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The Stress Response Cycle: 3 Tips for Managing Holiday Stress



This time of the year means we’re quickly approaching the upcoming holidays, colder weather, less sunlight, and shorter days, which all can significantly impact our stress level and mood. Psychologist and educator, Dr. Emily Nagoski defines stressors as “the things that activate the stress response—family, work, weather, etc., while stress is the system of changes activated in your brain and body in response to those stressors. It’s an evolutionarily adaptive mechanism that allows you to respond to perceived threats” (Nagoski, 2015, p. 112). While stress is an uncomfortable thing to experience in our bodies and minds, it is not a bad thing! In fact, stress is all about survival and keeping us safe. If you struggle with chronic stress or anxiety, remind yourself that your brain is NOT broken—it is doing the thing that it has evolved to do—to keep you alive (and it’s darn good at it). But what is happening internally when we experience stress?


Enter, the stress response cycle! The stress response cycle has a beginning, middle, and end. The cycle begins when we first detect a threat—when our brain processes ‘I’m at risk!’ Imagine that you’re a cave woman out collecting grasses or berries and suddenly you spot a Sabretooth tiger in the brush. The stress response cycle is activated when you perceive a threat—when you first see that tiger. Next, the middle of the cycle occurs when your body responds to the threat. Our bodies experience a massive biochemical shift including a dumping of cortisol and adrenaline and a shift in our physiological functioning, such as increased heart rate, blood pressure, dilation of the pupils, and suppressed digestion—all in preparation for action and in a matter of seconds. The middle of the stress response cycle is about taking action. You might run away and hide in your cave or use your spear to fight off the tiger. In this phase, you are taking action to save your life! Finally, the end of the stress response cycle is survival—when your brain processes the message of ‘I am safe.’ Your heart rate returns to normal, and the other biological systems come back online. Nagoski (2015) explains that we complete the stress response cycle by adding in a new behavior that eradicates both the stressors and stress. Essentially, we must take action to feel different – your mood will follow action. In our modern world, we’re not too worried about facing a Sabretooth tiger. However, we experience chronic stress making it much more difficult to naturally complete the stress response cycle since we’re juggling multiple stressors and over a longer period of time Therefore, we must intentionally work to complete the stress response cycle by changing our behaviors.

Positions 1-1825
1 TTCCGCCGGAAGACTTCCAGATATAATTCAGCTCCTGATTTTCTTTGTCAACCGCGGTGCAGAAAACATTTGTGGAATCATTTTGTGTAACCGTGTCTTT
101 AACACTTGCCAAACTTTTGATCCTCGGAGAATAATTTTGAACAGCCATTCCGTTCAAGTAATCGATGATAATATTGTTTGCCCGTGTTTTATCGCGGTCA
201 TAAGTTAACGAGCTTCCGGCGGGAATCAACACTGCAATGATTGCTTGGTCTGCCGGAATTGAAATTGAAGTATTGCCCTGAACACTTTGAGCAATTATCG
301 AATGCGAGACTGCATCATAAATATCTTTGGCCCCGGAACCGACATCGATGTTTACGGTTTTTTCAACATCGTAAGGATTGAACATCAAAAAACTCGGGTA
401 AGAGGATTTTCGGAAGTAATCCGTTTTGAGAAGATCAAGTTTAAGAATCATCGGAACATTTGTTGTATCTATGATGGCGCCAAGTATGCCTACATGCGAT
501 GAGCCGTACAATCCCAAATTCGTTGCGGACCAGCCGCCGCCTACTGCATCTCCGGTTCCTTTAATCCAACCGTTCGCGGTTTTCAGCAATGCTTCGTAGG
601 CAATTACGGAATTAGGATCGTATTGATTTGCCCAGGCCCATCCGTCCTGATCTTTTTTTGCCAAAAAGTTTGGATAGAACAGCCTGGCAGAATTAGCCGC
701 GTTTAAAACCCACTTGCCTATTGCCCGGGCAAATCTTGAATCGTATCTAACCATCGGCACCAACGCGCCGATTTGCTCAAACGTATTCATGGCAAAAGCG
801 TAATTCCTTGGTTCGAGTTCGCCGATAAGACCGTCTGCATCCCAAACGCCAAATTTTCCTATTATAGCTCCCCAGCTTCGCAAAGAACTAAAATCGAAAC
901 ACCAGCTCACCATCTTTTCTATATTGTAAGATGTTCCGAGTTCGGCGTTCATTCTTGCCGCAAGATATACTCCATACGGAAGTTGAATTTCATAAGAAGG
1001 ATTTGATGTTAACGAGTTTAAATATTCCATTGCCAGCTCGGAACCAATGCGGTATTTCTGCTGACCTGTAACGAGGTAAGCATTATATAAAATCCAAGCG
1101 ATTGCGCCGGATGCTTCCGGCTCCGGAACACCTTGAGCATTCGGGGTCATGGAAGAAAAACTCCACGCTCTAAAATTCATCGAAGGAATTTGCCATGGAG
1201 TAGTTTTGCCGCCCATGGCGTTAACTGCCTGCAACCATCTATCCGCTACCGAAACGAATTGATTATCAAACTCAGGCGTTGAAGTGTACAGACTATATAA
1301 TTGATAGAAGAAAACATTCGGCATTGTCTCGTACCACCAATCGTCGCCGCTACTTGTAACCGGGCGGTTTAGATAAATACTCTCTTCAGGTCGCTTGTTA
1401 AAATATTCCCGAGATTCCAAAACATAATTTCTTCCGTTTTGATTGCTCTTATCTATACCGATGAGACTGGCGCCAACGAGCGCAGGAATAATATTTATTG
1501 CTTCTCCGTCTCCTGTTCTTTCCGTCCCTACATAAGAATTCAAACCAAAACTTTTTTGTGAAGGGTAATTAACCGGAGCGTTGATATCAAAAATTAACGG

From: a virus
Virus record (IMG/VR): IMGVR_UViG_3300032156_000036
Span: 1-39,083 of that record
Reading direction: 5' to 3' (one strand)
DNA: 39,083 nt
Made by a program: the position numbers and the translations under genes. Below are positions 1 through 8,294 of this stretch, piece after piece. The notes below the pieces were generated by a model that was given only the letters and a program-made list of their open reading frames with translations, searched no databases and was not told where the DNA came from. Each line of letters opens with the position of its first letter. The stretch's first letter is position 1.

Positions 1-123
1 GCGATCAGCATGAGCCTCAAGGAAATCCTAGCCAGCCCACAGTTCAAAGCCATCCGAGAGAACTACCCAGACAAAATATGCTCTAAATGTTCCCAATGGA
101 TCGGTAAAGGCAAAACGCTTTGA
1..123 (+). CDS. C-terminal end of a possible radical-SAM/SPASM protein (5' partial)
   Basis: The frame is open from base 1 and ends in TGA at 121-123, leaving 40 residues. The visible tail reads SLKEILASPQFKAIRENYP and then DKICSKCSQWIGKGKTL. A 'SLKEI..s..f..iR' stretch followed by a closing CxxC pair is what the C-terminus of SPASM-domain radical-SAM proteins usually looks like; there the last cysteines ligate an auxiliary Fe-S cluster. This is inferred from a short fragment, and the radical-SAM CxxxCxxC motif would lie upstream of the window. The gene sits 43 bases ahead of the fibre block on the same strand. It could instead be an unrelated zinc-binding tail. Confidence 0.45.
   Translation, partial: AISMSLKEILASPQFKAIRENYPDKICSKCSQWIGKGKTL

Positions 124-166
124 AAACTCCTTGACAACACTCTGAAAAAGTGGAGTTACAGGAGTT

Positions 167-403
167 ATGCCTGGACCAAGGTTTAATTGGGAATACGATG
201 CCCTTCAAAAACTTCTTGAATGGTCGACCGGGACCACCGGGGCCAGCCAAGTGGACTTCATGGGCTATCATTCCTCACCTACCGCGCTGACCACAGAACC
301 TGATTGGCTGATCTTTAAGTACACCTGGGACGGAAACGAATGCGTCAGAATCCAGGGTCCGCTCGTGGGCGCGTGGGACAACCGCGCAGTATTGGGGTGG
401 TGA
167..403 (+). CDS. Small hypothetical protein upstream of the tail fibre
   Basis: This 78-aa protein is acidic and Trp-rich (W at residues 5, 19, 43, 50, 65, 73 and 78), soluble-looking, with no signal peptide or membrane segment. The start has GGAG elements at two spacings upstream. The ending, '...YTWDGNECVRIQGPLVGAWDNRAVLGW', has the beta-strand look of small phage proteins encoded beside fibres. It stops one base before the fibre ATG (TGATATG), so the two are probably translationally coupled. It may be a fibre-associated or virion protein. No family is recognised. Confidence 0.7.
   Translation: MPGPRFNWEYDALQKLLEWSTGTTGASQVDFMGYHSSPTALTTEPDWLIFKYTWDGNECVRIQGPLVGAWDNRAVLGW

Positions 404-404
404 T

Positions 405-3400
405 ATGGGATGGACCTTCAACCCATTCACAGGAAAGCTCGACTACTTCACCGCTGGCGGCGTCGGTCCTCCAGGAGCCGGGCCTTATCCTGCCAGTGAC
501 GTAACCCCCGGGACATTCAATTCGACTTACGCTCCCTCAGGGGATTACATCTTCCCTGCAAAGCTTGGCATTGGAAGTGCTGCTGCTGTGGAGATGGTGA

1. “Physical activity is the most efficient strategy for completing the stress response cycle and recalibrating your central nervous system into a calm state” (Nagoski, 2015, p. 120). Think back to our Sabretooth tiger example. When we were stressed or detected danger, what did we do? We moved! We ran or we fought back. So, find a supportive way to move your body in your modern life. Maybe that’s throwing on your favorite song and having a full out dance party in your kitchen or going on a walk in the woods to see the foliage. Maybe physical activity means trying out low impact yoga videos on YouTube or lifting weights. During this particularly stressful time of year, it’s extremely important to find meaningful ways to move your body to complete the stress response cycle.


2. Nagoski also suggests that we can complete the stress response cycle through creative self-expression! We live in a society whose chief concerns are productivity and capitalism. This mentality can seriously harm members within society who naturally buy into the idea that one’s worth is tied to productivity and capitalism. It also does not allow us to successfully complete the stress response cycle as productivity and capitalism is a never-ending battle! Creative self-expression is such an important aspect of life because it allows us to truly connect with ourselves and to enjoy the process rather than the outcome. There are so many different avenues of creative self-expression: drawing, painting, doodling, sculpting, knitting, woodworking, woodburning, crocheting, sewing, photography, music, dancing, and writing/journaling to name a few. What is something that you enjoy doing that helps you connect with yourself and allows you to be more present in life?


3. Physical Affection is another key behavior that can help us complete the stress response cycle. In fact, research suggests that a 20 second hug from a trusted person (or pet!) helps our bodies release feel-good hormones, like oxytocin, which can cause our heart rate to decrease and allows our bodies to feel safer overall. Our bodies love deep pressure because it relaxes the nervous system and signals calmness, peace, and safety throughout the body. This holiday season, ask a trusted loved one to give you a long deep hug to help recalibrate your body and well-being.


Stress is an inevitable part of our lives that is both necessary for our survival and an uncomfortable thing we endure! Help yourself this holiday season by taking the time to complete your stress response cycle and explore ways to better connect with yourself and to feel safer.


 

Citation: Nagoski, E. (2015). Come as you are. Simon & Schuster.

 

Blog post written by Olivia Houlihan, LPC of Green Door Therapy.

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